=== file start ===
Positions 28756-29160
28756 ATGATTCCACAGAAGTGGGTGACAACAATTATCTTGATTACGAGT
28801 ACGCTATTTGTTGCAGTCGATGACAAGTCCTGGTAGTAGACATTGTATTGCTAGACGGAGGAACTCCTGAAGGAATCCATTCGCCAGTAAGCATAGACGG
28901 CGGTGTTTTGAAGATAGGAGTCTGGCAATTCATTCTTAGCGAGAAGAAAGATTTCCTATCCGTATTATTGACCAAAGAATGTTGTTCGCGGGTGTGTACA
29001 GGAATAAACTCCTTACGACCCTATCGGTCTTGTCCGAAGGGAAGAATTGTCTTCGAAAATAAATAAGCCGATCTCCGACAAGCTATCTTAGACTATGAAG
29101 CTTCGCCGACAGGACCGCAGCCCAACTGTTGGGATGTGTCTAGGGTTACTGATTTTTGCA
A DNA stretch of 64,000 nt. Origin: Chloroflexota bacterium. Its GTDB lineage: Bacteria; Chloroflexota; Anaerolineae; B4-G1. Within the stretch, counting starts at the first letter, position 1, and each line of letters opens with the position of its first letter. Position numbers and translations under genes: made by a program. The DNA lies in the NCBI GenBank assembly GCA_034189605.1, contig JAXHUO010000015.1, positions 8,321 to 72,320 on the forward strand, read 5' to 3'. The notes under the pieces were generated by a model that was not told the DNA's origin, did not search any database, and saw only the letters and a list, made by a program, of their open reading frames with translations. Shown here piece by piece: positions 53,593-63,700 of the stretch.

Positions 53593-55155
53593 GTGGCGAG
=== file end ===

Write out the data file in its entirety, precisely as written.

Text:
Positions 28756-29160
28756 ATGATTCCACAGAAGTGGGTGACAACAATTATCTTGATTACGAGT
28801 ACGCTATTTGTTGCAGTCGATGACAAGTCCTGGTAGTAGACATTGTATTGCTAGACGGAGGAACTCCTGAAGGAATCCATTCGCCAGTAAGCATAGACGG
28901 CGGTGTTTTGAAGATAGGAGTCTGGCAATTCATTCTTAGCGAGAAGAAAGATTTCCTATCCGTATTATTGACCAAAGAATGTTGTTCGCGGGTGTGTACA
29001 GGAATAAACTCCTTACGACCCTATCGGTCTTGTCCGAAGGGAAGAATTGTCTTCGAAAATAAATAAGCCGATCTCCGACAAGCTATCTTAGACTATGAAG
29101 CTTCGCCGACAGGACCGCAGCCCAACTGTTGGGATGTGTCTAGGGTTACTGATTTTTGCA
A DNA stretch of 64,000 nt. Origin: Chloroflexota bacterium. Its GTDB lineage: Bacteria; Chloroflexota; Anaerolineae; B4-G1. Within the stretch, counting starts at the first letter, position 1, and each line of letters opens with the position of its first letter. Position numbers and translations under genes: made by a program. The DNA lies in the NCBI GenBank assembly GCA_034189605.1, contig JAXHUO010000015.1, positions 8,321 to 72,320 on the forward strand, read 5' to 3'. The notes under the pieces were generated by a model that was not told the DNA's origin, did not search any database, and saw only the letters and a list, made by a program, of their open reading frames with translations. Shown here piece by piece: positions 53,593-63,700 of the stretch.

Positions 53593-55155
53593 GTGGCGAG